There may have been exceptions. Actually, it may have been fortunate that The Who didn’t break through to a wide audience until 1965, after the success of singles like “I Can’t Explain”, and especially “My Generation”—so expressive in its hate, its fear of aging. Had they been a hit a year earlier, their Mod-stirring anger and flamboyance might have been blamed for the riots between gangs of Mods and so-called Rockers on the south coast of England in 1964. Fifteen years later, when The Who were one of if not the biggest rock group in the world, their macho image and violent ambience was partly blamed for what was then one of the worst disasters to strike the world of rock. I’m referring here to the incident in Cincinnati in 1979 wherein 11 fans were trampled to death because of a pre-concert stage-rush by fans. On the one hand, this was not a deliberate act of violence. As far as anyone knows, no one set out that night to harm anyone, to start a riot, for example. In retrospect, that tragedy seems to have revealed something else in the rock and roll audience: states of altered consciousness, the delirium of drunkenness, dissociation, jadedness; not caring about people.

It has been mine and most Who fans’ observation that Pete and the boys did indeed care about people, their fans especially. It’s hard to substantiate such a statement, not that this is my responsibility. Perhaps their widely known charitable infrastructure, The Teenage Cancer Trust—not a unique way for artists to demonstrate caring, necessarily—is one exemplar of this impression. As I further write in my book, the rock opera Tommy was a watershed moment for them, dramatizing as it did the consequences of war, everyday violence, lack of truth, and authoritarianism. Otherwise, it has been the implicit qualities of The Who, their various gestures and overall demeanor that has yielded a lingering image that juxtaposes their one-time violence and anger with an enduring sense of love. Young men once smashed guitars and bled the ears of their fans. Those fans shouted back, shoved and pushed one another maybe, while the gentler types stepped away and found other heroes to enjoy. Maybe those different types get together at times, and like The Who, work things out and grow old.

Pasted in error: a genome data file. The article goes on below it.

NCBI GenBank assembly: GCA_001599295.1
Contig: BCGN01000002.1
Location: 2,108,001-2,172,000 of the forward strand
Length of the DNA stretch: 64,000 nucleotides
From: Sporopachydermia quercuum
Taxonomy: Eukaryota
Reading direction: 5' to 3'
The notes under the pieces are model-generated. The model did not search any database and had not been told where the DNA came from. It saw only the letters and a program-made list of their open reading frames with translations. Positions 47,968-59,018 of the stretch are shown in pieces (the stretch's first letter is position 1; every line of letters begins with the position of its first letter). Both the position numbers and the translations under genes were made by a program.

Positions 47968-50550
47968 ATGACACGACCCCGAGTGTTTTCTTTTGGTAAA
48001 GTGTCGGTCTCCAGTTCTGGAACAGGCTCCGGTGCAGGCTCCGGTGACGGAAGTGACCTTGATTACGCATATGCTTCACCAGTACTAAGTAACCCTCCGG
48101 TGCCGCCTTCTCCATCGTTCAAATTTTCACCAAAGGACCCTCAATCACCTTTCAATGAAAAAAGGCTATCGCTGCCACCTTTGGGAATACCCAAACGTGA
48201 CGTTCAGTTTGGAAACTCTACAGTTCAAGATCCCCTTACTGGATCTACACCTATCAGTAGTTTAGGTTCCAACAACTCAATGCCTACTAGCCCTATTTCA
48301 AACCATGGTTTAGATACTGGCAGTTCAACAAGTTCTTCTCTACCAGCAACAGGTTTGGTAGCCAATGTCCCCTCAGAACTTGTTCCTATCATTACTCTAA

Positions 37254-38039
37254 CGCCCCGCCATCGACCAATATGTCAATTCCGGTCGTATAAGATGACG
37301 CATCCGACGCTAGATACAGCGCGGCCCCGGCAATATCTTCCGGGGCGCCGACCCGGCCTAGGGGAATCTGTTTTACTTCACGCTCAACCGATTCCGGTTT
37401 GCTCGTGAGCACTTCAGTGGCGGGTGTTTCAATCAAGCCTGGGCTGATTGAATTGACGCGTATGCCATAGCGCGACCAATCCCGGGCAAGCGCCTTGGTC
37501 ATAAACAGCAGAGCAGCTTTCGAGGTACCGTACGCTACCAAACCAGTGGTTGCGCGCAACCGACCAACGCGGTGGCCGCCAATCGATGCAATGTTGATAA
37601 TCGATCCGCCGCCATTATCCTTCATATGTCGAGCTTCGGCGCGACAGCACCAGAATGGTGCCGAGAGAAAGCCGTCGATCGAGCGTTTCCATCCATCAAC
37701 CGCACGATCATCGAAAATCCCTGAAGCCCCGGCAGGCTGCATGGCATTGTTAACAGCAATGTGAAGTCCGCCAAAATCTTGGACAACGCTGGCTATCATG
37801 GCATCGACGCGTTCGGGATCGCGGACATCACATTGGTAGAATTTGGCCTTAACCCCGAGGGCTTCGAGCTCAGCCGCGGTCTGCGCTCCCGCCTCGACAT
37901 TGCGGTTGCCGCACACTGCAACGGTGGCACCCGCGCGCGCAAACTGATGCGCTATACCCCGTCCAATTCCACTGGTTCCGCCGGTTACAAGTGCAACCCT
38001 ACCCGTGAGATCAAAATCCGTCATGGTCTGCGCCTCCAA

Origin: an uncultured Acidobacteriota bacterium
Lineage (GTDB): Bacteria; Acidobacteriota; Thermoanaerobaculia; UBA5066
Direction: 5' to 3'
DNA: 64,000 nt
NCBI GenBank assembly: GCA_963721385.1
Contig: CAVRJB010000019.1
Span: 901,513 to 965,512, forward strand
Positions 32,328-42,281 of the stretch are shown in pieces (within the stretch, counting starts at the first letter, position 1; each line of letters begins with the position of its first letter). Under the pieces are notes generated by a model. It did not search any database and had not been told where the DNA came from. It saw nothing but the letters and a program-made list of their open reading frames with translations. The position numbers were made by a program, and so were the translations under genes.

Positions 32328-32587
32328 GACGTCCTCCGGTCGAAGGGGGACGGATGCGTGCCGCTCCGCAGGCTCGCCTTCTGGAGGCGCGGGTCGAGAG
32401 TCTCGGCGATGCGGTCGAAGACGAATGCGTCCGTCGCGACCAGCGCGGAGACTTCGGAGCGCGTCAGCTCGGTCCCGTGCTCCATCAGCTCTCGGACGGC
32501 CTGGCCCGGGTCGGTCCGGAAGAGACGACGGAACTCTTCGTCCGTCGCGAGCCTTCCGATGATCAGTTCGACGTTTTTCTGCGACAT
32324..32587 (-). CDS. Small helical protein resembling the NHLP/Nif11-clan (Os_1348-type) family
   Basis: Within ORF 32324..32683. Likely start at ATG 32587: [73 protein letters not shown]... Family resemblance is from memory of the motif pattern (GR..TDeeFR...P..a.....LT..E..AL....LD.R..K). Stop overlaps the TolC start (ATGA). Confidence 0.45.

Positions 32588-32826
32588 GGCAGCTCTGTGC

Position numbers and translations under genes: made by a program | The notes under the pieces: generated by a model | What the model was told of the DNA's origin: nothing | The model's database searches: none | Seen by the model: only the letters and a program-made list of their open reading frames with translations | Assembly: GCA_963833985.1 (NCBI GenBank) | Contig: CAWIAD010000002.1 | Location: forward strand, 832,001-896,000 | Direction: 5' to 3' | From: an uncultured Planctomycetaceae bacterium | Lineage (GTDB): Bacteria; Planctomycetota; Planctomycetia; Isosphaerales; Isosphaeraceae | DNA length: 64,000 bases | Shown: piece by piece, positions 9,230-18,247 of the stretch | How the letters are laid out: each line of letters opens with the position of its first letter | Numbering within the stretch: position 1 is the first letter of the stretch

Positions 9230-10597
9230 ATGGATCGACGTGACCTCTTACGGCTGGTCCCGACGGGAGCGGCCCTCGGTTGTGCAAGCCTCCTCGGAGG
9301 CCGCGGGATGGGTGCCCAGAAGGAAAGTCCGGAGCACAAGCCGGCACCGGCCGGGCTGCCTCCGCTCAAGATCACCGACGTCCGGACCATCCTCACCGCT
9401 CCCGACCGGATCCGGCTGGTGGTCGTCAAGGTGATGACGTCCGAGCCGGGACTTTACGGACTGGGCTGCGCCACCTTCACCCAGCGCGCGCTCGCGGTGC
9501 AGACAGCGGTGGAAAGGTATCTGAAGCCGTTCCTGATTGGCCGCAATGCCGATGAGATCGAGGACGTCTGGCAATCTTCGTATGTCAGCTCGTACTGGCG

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Thoughts on Queen, then The Who

 

In the early eighties I liked the band Queen. I didn’t love Queen but I liked them more than most groups, and before my addiction to The Who took off, Queen were probably my favorite band. However, they weren’t that fashionable at the time, this being 82′ thru 86′, roughly. My sister owned their ‘Greatest Hits’ record, which I borrowed regularly, and remembered the now chestnuts, “Bohemian Rhapsody”, “We Are The Champions”, “We Will Rock You”, and so on, from a few years earlier. But none of my friends listened to Queen. I wasn’t hearing them on the radio anymore. By 84′, when they released The Works (album) and received modest attention for the quirky “Radio-Ga-Ga” plus a comic video where they dressed up in drag, they seemed eclipsed by slightly younger rock heroes. Van Halen and AC/DC, in particular, plus a host of other metal acts, seemed ahead of Queen in the line of popularity. That was with boys, anyway. Girls didn’t seem into Queen either, instead listening to Duran Duran and Depeche Mode, or the soon-to-be feminine icon, Madonna.

I wasn’t sure as an early teen, but I held the vague impression that Queen were deemed uncool in the United States. I didn’t know that Freddie Mercury was gay or bisexual, and I likely would not have cared but for the prospective embarrassment of being told that my musical tastes were “gay” and therefore wrong. It will have been that strange, subtle homophobia that stilled my tongue, preventing me from extolling Queen’s virtues, or blasting one of their songs from a stereo if my friends were around. My male friends seemed to like bands, music, that “kicked ass” in a way that Queen didn’t, I guess. Girls seemed to want sensitive lyrics and some manner of posturing that they might swoon over, but this was an implicitly heterosexual arrangement and Queen didn’t seem to fit that either. Now, thirty years later, long after Mercury’s passing, a revival seemingly kicked off by a clip in the film, Wayne’s World, and a clearly more sympathetic attitude, perhaps even celebratory attitude towards icons who represent sexual minorities, Queen are as in as any act under the Classic Rock umbrella. In fact, I saw an internet poll over the holidays that ranked Queen as the #2 group in rock history, behind only perennial favorite, The Beatles.